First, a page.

Lunchbox: Patrick Fitzgerald's Top 10 Political Prosecutions

July 28, 2010

As the jury begins its deliberations in the federal government's case against former Illinois Governor Rod Blagojevich, most people are wondering just what the outcome might be. Guilty on all counts? None? Some? A hung jury? But today at blogs.vocalo.org, we're asking a different question:‚  Where will the Rod Blagojevich prosecution rank in the pantheon of political corruption prosecutions under U.S Attorney Patrick Fitzgerald?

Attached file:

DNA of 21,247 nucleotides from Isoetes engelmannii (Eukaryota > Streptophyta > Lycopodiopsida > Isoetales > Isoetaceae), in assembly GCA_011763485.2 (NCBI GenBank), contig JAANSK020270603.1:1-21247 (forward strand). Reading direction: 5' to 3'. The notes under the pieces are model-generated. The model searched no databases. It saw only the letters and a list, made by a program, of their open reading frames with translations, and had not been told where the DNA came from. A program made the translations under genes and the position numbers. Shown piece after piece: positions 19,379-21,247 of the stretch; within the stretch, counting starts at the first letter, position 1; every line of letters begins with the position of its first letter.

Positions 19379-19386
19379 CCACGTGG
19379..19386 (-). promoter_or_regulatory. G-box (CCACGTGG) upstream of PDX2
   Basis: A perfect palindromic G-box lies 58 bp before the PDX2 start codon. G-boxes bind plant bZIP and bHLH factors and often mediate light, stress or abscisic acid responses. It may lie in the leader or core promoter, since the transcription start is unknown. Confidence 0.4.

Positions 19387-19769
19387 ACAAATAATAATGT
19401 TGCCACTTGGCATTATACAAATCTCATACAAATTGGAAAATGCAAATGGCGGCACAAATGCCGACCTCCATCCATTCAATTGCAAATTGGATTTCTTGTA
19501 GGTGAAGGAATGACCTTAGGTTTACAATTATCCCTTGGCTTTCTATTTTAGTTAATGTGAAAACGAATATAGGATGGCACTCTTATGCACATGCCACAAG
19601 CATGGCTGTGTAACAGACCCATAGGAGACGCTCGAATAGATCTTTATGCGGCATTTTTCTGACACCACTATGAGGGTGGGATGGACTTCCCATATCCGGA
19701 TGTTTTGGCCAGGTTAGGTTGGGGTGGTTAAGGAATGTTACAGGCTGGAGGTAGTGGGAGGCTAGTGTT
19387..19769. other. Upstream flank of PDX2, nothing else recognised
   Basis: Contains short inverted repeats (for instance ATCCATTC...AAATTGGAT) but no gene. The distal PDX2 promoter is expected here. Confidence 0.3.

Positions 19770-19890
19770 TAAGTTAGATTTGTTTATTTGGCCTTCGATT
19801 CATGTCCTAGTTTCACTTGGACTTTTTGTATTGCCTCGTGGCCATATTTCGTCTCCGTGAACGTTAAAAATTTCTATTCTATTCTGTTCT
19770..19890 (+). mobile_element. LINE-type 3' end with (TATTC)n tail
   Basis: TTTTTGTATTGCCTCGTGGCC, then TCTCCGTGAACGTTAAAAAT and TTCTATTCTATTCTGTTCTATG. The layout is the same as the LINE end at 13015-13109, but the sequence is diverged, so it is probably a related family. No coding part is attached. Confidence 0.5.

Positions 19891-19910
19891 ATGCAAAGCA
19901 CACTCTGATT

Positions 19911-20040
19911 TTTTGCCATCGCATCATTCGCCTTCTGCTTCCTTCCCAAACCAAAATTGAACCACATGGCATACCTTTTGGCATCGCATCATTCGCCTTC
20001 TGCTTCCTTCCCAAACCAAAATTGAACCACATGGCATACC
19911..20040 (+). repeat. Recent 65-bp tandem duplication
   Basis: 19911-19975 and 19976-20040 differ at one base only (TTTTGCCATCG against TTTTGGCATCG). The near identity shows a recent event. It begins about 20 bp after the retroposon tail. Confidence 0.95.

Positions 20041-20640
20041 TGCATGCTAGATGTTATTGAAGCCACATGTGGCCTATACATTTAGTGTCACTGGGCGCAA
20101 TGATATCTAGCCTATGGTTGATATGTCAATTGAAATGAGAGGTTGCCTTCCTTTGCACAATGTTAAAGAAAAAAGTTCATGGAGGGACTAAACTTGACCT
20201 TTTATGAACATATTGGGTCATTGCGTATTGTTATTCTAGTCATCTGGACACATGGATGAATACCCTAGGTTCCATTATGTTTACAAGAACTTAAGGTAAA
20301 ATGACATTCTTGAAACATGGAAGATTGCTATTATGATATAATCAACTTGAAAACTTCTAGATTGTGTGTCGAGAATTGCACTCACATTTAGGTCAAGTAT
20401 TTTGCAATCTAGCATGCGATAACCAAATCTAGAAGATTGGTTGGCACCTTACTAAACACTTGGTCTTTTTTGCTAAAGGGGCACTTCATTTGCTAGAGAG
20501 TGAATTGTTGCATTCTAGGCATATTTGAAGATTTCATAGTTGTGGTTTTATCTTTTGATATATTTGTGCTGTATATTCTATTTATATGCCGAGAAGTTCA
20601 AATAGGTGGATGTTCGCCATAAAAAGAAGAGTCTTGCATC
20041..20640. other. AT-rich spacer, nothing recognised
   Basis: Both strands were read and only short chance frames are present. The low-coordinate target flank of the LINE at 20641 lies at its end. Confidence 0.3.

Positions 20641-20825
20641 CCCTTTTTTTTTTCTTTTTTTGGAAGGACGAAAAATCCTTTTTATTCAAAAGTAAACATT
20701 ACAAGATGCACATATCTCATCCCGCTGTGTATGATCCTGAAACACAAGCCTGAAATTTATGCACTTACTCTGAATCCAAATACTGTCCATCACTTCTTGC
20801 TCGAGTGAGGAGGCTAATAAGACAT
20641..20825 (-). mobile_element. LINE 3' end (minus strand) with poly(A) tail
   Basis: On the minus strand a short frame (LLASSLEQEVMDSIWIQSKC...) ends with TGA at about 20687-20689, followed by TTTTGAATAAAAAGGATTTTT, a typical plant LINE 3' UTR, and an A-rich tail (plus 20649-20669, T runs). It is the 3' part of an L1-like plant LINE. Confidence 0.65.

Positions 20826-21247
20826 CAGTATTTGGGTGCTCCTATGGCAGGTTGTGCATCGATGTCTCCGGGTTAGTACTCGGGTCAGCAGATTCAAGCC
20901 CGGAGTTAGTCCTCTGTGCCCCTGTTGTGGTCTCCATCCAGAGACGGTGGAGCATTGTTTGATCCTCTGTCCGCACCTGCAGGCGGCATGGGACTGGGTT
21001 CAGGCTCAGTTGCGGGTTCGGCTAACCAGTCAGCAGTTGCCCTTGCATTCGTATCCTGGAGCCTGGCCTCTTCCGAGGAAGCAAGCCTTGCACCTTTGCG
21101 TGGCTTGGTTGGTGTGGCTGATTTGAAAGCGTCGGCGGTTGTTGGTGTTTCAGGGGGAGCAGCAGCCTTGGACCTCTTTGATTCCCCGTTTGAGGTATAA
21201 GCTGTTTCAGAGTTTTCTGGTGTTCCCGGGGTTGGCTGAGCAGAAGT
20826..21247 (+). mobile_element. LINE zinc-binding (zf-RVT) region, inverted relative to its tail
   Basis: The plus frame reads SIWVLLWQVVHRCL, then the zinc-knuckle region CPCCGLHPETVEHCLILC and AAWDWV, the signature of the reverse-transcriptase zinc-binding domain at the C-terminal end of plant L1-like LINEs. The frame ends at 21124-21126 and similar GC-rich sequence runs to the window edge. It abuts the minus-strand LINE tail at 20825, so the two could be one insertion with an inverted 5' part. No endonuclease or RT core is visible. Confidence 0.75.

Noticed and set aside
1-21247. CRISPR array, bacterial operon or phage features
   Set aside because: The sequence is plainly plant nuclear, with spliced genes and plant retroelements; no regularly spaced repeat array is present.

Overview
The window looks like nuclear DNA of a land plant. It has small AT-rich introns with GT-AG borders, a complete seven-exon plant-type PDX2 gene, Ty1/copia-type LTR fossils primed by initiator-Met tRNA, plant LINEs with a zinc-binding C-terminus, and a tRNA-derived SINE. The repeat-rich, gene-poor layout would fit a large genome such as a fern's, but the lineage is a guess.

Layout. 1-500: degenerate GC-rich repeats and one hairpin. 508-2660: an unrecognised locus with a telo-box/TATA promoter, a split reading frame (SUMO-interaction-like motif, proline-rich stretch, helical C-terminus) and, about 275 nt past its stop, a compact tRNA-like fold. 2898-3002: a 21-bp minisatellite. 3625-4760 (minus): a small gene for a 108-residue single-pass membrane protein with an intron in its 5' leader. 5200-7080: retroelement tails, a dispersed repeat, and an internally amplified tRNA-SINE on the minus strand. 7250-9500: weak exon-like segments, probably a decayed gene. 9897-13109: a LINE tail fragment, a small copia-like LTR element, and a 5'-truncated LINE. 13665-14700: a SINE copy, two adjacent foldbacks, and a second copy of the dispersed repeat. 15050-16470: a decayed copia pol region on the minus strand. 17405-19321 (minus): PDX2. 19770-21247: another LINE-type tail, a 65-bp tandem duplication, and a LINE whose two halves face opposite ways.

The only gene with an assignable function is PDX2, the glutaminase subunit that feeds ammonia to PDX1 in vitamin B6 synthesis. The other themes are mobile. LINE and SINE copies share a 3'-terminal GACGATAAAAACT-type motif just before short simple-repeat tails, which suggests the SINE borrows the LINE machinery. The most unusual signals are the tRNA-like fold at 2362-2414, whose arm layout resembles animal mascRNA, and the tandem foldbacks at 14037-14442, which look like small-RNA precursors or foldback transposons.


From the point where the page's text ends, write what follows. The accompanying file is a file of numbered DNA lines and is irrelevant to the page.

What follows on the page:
Since arriving to the Northern District of Illinois on September 1, 2001, Fitzgerald has been busy. He's indicted not one, but two Illinois Governors; he's taken on top Democratic fundraisers and old political kingmakers; he's exposed patronage hiring in Chicago's City Hall and brought down the Hispanic Democratic Organization (HDO).‚ ‚  When you think about it, it's an astonishing list. So, to get things started, here's our list of the Top 10 Political Prosecutions (thus far) under U.S. Attorney Patrick Fitzgerald: 10. Ed Vrdolyak - It's been more than two decades since the former powerful and controversial Chicago Alderman led the charge against Mayor Harold Washington in the infamous "Council Wars".‚  He spent the years since pulling strings behind the scenes as an elusive dealmaker and sometime kingmaker, living up to his reputation as "Fast Eddie".‚ ‚  Thus, Fitzgerald's 2007-08 prosecution and conviction here was huge news for politicos.‚  Even so, Fast Eddie got the last laugh:‚  A judge‚  sentenced him to probation. 9. Al Sanchez -- As the former Commissioner of the City of Chicago's Department of Streets and Sanitation Sanchez was a loyalist to Chicago Mayor Richard M. Daley and a key figure in the powerful and influential Hispanic Democratic Organization. His prosecution was further exposed HDO's election practices and the role patronage hiring plays at City Hall. ‚  His original conviction in 2009 was overturned because the feds failed to mention that a key witness in the trial had a criminal record.‚  Oops.‚  But feds just retried - and won again. 8. Scooter Libby - This top advisor to Vice President Dick Cheney went to prison for perjury in connection with the leak of the identity of then-CIA agent Valerie Plame.‚  As Special Prosecutor, Fitzgerald mounted a case that created more turmoil than convictions, but it still caused big legal headaches for the Bush White House - and for journalists, dramatically altering the landscape of claims of journalistic privilege around confidential sources. 7. Stuart Levine -- A long-time fundraiser and Republican political insider, Levine's prosecution exposed widespread pay-to-play schemes and shakedowns inside the Blagojevich adminstration - as well as further evidence of what the Chicago Tribune's John Kass has called the "combine" style of Illinois politics whereby Republican and Democratic fat cats routinely collaborate to grease the system and line their own pockets. ‚  The prosecution of Levine also helped Feds make the case against Tony Rezko. (see below) 6. Scott Fawell -- At the time of his indictment and prosecution, Scott Fawell was the biggest political figure Fitzgerald's office had taken on.‚  He was not only Chief of Staff to then-Governor George Ryan and his former campaign chair, he was a long-time Ryan loyalist and part of a distinguished west suburban GOP political family.‚  A defiant and arrogant Fawell ultimately buckled under the pressure.‚  His conviction helped bring down George Ryan and showed that Fitzgerald and his team knew how to play hard ball. 5. Tony Rezko -- Following the trend of hooking smaller fish to bait the big fish, the conviction of Illinois businessman and leading Democratic fundraiser Rezko was a key linchpin in the investigation that led to the arrest of Governor Rod Blagojevich in December 2008 and the subsequent indictments of‚ close Blago associates like Christopher Kelly, who ultimately‚  took his own life .‚  But Rezko's indictment rippled far beyond Illinois.‚  We also learned about his connections to President Barack Obama, including a controversial real estate deal that became a significant storyline in the 2008 Presidential Election campaign. 4. Lord Conrad Black - Why should Black be on a list of political prosecutions you say?‚  First of all, he's a knight.‚  Second, his Board of Directors included such political heavyweights Henry Kissinger, Richard Pearle and former Illinois Governor Jim Thompson. Fitzgerald's prosecution of the newspaper tycoon (owner of the Chicago Sun Times, among others) raised significant questions about the oversight and structure of corporate boards. Plus, it generated big time international media buzz for Chicago. But his successful U.S. Supreme Court challenge of Fitzgerald's use of the honest services provision raises new questions about the use of the clause for future political corruption cases. (See #3 below)‚  And now Black is out of prison, out on bail and awaiting retrial. 3. Robert Sorich et al -- Despite the Shakman Decree, it's long been known that hiring inside Chicago's City Hall was juiced by patronage.‚  But not until Sorich did we get a glimpse of how it worked. As head of the City of Chicago's Department of Intergovernmental Affiars, Sorich sat atop the hiring process at City Hall that rigged interviews and changed test scores so that politically connected job candidates could receive positions regardless of qualifications. His conviction exposed the continued use of patronage hiring at City Hall and resulted in several big changes: 1) Established‚  a new independent Inspector General at City Hall, lead by former AUSA David Hoffman; 2) Launched Hoffman's political career as a subsequent U.S. Senate candidate; and 3) Propelled a legal challenge to Fitzgerald's use of the "honest services" clause, which a recent U.S. Supreme Court opinion said went too far. The Court's decision raises new questions about future prosecutions - and the conviction of such notables as Conrad Black (See #4). 2. George Ryan - Former Illinois Governor, Lieutenant Governor, Secretary of State and one-time Nobel Peace Prize nominee. The Feds successful prosecution of Ryan marked the culmination of the nearly 8 year Operation Safe Road investigation, exposing the infamous "licenses-for-bribes" scheme and shining a light on the larger practice of shaking down public employees for political contributions. The investigation ended 26‚ consecutive years of Republican governors in Illinois, contributed to Ryan's decision not to seek re-election, left the Illinois GOP decimated, and yes, paved the way for the election of Democrat Rod Blagojevich. 1. Rod Blagojevich -- On sheer theatrics alone, this case should earn top honors on this list, regardless of the outcome.‚  From a surprise early morning arrest in December 2008, to revelations of wiretap evidence ('This thing is !#@# ing golden"), to impeachment, to a national media interview tour, to a book deal, to a live weekly radio show, to an appearance on NBC's Celebrity Apprentice, to last minute fights among his defense attorneys, this story (as Blagojevich himself might say) has been full of "testicular virility". Obviously, the outcome of this trial will affect where this prosecution stacks up in the long run.‚  But regardless of the verdict, this case led to the impeachment of a sitting governor and showed that corruption didn't end with the conviction of George Ryan.‚  It also showed the rest of us working stiffs that even a governor can hate his job.